During 2004, the law of supply and demand – the most basic law of economics – has risen up to confront the ink industry. Rising oil prices have dramatically impacted the price of key feedstocks and other ingredients for inks. Meanwhile, other essential raw materials, most notably acrylic acid, are under tremendous pressure, as there is just not enough supply to meet worldwide demand. As a result, many suppliers and ink companies are finding themselves facing allocation, and in some cases, force majeure, on these products.
Suppliers have had to raise their prices to ink manufacturers, and it appears ink companies are passing along increases to their customers. On the packaging ink side, Flint Ink and Color Converting have raised prices in the past month, joining Sun Chemical. Flint Ink and Kohl & Madden have announced price increases on commercial sheetfed inks, as can be seen in our report on this market beginning on page 22.
The same situation is occurring in Europe. As Sean Milmo details in his article beginning on page 16, European ink producers are raising their prices to try to offset the increases they have received.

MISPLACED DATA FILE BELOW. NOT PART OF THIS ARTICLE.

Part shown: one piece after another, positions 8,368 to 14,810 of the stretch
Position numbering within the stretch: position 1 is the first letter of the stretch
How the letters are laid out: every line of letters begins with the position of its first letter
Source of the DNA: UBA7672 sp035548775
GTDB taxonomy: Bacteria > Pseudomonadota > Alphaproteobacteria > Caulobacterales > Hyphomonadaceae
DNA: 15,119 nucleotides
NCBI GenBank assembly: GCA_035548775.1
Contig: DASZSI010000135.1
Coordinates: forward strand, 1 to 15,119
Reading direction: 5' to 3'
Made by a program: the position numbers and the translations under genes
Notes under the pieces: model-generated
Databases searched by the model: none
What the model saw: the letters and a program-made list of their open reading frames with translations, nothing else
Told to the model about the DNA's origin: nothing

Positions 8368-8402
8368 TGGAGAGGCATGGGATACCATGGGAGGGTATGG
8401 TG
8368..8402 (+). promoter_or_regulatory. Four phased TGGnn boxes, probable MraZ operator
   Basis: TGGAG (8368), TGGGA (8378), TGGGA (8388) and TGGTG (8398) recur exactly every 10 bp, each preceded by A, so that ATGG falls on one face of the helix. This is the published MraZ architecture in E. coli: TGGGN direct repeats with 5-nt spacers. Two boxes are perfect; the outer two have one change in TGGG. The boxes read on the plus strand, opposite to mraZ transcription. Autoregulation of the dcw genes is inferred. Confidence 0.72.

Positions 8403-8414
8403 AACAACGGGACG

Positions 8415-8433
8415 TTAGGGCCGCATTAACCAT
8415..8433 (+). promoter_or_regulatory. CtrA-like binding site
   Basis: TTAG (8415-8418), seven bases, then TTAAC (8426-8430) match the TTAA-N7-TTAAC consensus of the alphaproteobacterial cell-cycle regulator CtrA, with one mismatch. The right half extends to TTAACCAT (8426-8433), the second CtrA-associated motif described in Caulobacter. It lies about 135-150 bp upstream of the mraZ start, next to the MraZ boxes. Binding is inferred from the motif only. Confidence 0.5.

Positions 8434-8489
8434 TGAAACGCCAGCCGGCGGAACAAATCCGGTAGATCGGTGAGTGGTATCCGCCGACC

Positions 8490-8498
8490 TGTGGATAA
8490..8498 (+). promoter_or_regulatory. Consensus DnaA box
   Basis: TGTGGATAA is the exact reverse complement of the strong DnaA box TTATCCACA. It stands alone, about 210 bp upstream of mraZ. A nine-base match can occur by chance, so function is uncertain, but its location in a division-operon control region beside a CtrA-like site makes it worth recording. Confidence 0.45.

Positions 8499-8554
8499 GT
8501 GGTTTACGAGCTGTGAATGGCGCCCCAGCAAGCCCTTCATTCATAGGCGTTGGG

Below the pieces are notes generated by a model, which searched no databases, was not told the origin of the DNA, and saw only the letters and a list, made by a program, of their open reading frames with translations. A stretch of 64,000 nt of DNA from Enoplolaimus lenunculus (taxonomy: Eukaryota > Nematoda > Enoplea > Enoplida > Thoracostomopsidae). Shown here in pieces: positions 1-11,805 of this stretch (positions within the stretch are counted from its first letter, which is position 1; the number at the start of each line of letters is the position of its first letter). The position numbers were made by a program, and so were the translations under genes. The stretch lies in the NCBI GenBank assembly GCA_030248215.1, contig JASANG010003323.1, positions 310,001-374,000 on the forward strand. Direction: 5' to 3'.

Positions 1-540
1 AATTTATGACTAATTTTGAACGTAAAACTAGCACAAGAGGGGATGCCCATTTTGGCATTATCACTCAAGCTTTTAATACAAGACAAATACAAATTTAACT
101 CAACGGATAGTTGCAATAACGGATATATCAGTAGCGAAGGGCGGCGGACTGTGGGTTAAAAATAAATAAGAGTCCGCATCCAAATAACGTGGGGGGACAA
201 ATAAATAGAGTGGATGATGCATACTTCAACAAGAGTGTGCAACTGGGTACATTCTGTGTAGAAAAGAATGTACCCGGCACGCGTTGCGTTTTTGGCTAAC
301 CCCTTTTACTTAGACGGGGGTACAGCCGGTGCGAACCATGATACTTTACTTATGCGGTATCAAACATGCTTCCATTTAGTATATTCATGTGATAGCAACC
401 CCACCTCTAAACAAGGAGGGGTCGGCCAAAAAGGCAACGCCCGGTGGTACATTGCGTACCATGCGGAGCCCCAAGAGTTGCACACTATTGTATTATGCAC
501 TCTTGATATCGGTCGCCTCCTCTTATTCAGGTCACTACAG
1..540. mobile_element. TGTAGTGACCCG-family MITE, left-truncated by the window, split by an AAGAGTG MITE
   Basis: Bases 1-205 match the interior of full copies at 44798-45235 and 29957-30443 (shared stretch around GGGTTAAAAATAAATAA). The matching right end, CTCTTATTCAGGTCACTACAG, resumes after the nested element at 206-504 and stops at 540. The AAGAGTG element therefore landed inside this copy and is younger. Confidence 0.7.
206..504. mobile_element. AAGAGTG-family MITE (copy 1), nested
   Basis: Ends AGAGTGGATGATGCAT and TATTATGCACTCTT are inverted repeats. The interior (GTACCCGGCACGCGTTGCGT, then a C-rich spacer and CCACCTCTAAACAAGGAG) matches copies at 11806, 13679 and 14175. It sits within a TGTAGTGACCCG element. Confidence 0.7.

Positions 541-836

It is encouraging that major ink companies are taking the lead in trying to secure reasonable price increases, and hopefully these increases will hold.
Also in this issue, we have the privilege of publishing our ninth annual U.S. Ink Directory, the only comprehensive listing of addresses, products, personnel and contact information. Once again, I am happy to note that we have found a variety of new companies to include.
As always, I have had the pleasure of speaking with many of the key leaders in the industry to see how business has been and what the future may hold, and for the most part, 2004 was an improvement over recent years. The U.S. Ink Directory remains one of our most popular features, and personally, one of the articles I most enjoy, and I am deeply thankful for the ink industry leaders who help me with this feature.